I count eight miracles in Elias’ Parsha, the chapter of the Torah read today: the cloud by day, the pillar of fire by night, the splitting for the sea, the spell cast on the Egyptian army, the sweetening of the water, Mannah, water from the rock, and the rod raised to victory for the armies of Israel. Surely this is an amazing number of splendid events. Most of us define a miracle as a suspension of the laws of nature, the laws set up by God as the basis of the universe. So here we have God, disobeying God’s own eternal, dependable laws.

This paradox explains why so many Jews try to find natural explanations for the “miracles,” miracles in quotes. Yam Suph, we say, was once mistranslated as Red Sea, but really read Reed Sea, so that we’re looking at a marsh where chariots might sink easily while people walk in safety. Pillar an cloud? Well, volcanic activity. Mannah? Yes, the exudate of certain cacti. Water from a rock? Yes, some limestones store water.

Why are we so uncomfortable with abrogations of earth’s laws? I think it’s because we see these laws as beautiful in themselves. The arrow that kills may be the arrow that launches the first lead-line that will be the cable of a bridge. The miracle of trajectory is the same in both cases. Cain, our ancestor, was a murderer and the builder of cities. The human, a tantrum-genius, kills and saves, s the inventor of the exploding bullet and the heart-lung machine. The wind that took my roof somehow saved the lilac bush outside my door.

The creation here is freedom from bondage, yet in this Parsha and Haftarah, its commentary, are two war poems, the kind of poems that ancient armies made set pieces in their oral traditions. The songs are meant to be shouted to the gallop of warhorses, the rhythm that lovely 4/3-6/8 beat. They are thrilling, even in English, where the beat isn’t heard. Every time I recited them, I want to enlist. The completing song in the Haftara is a victory song. The Greeks called it paean, with a sarcastic finish utterly lacking in modern compunction and a political correctness. For me, it’s a guilty pleasure: I win, you lose, ha-ha.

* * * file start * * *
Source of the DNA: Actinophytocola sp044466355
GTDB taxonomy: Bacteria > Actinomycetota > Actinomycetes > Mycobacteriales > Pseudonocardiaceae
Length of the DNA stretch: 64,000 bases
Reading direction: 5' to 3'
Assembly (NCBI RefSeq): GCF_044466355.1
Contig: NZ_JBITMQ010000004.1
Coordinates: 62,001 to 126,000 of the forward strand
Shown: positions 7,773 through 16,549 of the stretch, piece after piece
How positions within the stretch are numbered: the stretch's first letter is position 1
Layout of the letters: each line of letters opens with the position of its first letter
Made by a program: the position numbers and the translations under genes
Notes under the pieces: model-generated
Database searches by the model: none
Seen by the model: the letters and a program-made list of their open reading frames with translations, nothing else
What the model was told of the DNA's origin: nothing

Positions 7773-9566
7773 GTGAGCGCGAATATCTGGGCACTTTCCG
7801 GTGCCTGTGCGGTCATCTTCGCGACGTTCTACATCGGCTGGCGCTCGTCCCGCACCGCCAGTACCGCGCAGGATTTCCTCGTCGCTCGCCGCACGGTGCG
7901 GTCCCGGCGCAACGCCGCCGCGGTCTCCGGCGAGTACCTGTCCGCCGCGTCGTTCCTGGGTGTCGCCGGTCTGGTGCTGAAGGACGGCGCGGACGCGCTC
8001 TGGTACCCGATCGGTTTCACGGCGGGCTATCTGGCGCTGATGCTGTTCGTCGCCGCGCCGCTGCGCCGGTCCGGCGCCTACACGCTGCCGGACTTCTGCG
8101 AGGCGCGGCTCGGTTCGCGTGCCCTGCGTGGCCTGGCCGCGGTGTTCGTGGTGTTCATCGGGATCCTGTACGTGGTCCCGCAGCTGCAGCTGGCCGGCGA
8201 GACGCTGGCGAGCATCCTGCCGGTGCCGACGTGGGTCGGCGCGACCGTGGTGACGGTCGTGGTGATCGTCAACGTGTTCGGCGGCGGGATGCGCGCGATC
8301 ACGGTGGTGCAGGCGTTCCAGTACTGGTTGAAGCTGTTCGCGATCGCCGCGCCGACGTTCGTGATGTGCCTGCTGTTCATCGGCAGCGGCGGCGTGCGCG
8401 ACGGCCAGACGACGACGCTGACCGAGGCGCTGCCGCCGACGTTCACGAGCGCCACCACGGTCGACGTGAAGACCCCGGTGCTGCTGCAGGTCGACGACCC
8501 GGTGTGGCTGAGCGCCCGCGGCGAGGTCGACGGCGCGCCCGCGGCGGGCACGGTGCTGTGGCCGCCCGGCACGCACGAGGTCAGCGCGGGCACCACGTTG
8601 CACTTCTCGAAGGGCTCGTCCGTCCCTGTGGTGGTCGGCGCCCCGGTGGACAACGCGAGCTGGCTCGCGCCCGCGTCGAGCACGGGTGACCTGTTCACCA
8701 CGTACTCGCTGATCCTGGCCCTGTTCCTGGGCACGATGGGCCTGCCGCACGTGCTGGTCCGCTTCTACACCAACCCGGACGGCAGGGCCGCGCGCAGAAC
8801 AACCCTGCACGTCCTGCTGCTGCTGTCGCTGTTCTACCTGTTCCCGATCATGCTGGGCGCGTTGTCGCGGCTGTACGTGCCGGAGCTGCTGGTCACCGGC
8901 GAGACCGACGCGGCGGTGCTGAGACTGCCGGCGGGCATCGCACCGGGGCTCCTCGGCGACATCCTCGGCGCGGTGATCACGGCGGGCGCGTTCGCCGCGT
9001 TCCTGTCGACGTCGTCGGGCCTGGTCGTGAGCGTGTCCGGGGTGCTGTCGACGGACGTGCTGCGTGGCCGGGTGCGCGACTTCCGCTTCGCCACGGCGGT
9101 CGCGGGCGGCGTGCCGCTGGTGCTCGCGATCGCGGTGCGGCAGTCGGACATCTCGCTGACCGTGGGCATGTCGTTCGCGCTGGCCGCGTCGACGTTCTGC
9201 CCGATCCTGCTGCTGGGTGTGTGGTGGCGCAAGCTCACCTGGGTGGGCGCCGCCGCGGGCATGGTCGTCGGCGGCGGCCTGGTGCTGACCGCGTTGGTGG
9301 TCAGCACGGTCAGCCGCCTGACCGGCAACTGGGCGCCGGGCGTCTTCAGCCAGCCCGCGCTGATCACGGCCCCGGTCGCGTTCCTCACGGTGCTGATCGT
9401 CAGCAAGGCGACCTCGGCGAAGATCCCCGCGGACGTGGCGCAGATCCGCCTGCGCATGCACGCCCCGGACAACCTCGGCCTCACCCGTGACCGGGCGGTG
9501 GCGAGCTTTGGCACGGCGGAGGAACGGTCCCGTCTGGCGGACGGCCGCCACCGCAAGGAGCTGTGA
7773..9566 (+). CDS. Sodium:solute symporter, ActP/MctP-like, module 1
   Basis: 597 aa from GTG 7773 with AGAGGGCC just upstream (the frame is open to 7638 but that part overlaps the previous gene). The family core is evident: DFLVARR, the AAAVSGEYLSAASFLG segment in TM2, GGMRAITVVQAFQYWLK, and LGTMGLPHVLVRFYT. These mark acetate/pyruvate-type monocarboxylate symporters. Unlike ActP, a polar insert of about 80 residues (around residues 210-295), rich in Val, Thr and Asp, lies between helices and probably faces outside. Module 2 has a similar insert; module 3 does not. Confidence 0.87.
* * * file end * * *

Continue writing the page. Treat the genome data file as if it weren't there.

What’s present in other traditions is a glee that glorifies long after everyone sobers up. For us, the reckoning is more difficult after the battle or the crossing, or the water from the rock.

The Talmud, our sages’ commentary on these portions, says that God yelled at the dancers at the Reed Sea: “How can you sing when my people are drowning?” And of the sweet water from the rock, the Torah itself reminds us that we were so busy arguing and complaining that we could barely hear Moses, who was himself only the agent of our salvation and not its designer.

There are many miracles in the Torah, and eight here, but to me, a genuine miracle is the Torah’s warts-and-all presentation of our people. Even Moses, the best of us, flips out occasionally, gives up, worries, wavers, gets it wrong, an it all goes into the history to be read and commented on.

So, Elias takes part in our miracle today. Three thousand, four hundred three years ago, give or take, a mixed bunch of Semites, Sumerians, probably, invented ethical monotheism, Shabbat, kashrut, forced marches, and talking back to God. Later, they perfected their talking book, celebrated their defeats as though they were victorious, gave us kosher pickles and bar mitzvahs. Next to that, water from the rock seems like no miracle in particular.